AboutSignal Gallery are delighted to introduce 3: young local
artists - James Harrison, Darrell Hawkins and Ben Taylor.
These 3: are linked together not only by a history of studying together, but as well as sharing a special creative quality and energy.
James Harrison was born in 1984 and attended the University of Brighton (BA Fine Art Painting 1st Class 2007) and is currently studying at the Princes Drawing Trust. He is moving onto to the Royal College of Art in September to do an MA Painting. James' work is a projection of what he observes and feels about the world. Current influences range from Goya's etchings to James Ensor and Philip Guston. His source material stems from drawings he makes from the surroundings and the people he encounters. He uses these drawings to fuel his paintings, populating his imaginative worlds with characters and places. The end result is an alluring view of the world that is both strange and personal.
Darrell Hawkins was born in 1986 and has also studied at University of Brighton (BA Fine Art 1st Class 2007). He has taken part in a number of exhibitions in Brighton and Kent. Darrell's paintings have a freshness and spontaneity unrestrained by formal practices. They appear to be an exchange of ideas and images that have a fleeting importance to the artist, but which gain lingering resonance in the context of the paintings. The selection of these images is intuitive and propels the creative process. The finished paintings seem to be a subjective record of ânoughties' sub-culture. You sense that underneath the busy and buzzy exteriors, a disturbing private narrative exists.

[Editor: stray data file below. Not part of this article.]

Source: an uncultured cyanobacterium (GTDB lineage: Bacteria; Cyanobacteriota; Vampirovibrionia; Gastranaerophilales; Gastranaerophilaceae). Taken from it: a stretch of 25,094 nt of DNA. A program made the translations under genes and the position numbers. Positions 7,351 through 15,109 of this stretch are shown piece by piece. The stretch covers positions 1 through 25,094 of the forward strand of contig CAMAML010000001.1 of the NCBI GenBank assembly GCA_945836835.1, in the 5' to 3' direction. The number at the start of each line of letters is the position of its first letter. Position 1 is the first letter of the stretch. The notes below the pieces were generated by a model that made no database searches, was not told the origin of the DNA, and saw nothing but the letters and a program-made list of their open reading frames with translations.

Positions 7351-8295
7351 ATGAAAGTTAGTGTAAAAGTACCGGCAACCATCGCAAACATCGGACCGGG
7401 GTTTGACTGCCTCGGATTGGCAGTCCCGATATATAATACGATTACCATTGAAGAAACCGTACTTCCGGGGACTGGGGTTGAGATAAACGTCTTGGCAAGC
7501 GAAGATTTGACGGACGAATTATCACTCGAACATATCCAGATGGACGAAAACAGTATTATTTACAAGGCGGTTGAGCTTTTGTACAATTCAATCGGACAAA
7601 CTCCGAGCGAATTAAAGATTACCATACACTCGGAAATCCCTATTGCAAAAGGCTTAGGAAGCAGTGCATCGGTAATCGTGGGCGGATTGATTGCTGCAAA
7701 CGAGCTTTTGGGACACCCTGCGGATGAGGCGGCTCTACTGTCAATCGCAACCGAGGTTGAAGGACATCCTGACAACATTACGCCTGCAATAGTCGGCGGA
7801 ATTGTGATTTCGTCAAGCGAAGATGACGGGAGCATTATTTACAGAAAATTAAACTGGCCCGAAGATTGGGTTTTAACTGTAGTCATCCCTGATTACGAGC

Ben Taylor graduated from the University of Brighton in 2006. Since graduating Ben has taken part and curated a number of exhibitions in East London. He was selected to be part of the Drawing Show at the Royal Academy in 2007 and was featured in a Channel 4/ Saatchi documentary about young artists. Though considered as a painter, Ben Taylor does not express himself through the medium of paint. Instead he uses an ever-expanding vocabulary to create new ways of making images. Within these beguiling images we are confronted by a disorientating realism that intoxicates the senses, transporting us into a world that exists between our conscious and unconscious mind.